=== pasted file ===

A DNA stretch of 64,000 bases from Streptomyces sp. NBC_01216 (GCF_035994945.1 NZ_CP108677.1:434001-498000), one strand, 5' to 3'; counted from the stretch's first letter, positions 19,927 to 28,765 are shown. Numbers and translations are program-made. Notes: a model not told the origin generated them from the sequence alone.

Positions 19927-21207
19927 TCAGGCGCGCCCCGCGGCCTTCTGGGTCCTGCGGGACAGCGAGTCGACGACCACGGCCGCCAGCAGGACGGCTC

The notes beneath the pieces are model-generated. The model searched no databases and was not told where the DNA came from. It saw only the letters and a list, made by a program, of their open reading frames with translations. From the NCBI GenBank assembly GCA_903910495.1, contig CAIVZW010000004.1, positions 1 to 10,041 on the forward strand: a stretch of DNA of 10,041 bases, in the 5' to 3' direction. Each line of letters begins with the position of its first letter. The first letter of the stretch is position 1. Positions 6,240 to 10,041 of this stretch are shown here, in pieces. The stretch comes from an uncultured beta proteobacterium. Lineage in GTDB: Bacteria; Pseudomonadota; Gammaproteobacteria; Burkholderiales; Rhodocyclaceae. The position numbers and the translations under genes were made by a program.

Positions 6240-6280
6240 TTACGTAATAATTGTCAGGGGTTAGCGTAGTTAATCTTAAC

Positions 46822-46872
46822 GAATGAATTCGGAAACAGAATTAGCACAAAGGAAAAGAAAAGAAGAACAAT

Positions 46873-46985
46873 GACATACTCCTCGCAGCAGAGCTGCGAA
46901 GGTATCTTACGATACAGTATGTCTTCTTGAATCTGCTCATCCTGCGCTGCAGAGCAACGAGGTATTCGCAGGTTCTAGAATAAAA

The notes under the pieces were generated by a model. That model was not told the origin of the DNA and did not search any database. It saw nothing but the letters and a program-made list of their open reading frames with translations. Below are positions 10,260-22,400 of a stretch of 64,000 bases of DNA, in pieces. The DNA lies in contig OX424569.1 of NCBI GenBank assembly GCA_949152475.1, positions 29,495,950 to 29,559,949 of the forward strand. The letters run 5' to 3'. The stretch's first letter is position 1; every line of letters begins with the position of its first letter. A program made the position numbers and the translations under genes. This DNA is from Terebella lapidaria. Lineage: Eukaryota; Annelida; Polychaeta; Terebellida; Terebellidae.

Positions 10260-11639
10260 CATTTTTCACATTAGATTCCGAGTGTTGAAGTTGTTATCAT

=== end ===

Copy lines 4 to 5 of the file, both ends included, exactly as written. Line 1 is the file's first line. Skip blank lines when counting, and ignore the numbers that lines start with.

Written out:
The notes beneath the pieces are model-generated. The model searched no databases and was not told where the DNA came from. It saw only the letters and a list, made by a program, of their open reading frames with translations. From the NCBI GenBank assembly GCA_903910495.1, contig CAIVZW010000004.1, positions 1 to 10,041 on the forward strand: a stretch of DNA of 10,041 bases, in the 5' to 3' direction. Each line of letters begins with the position of its first letter. The first letter of the stretch is position 1. Positions 6,240 to 10,041 of this stretch are shown here, in pieces. The stretch comes from an uncultured beta proteobacterium. Lineage in GTDB: Bacteria; Pseudomonadota; Gammaproteobacteria; Burkholderiales; Rhodocyclaceae. The position numbers and the translations under genes were made by a program.

Positions 6240-6280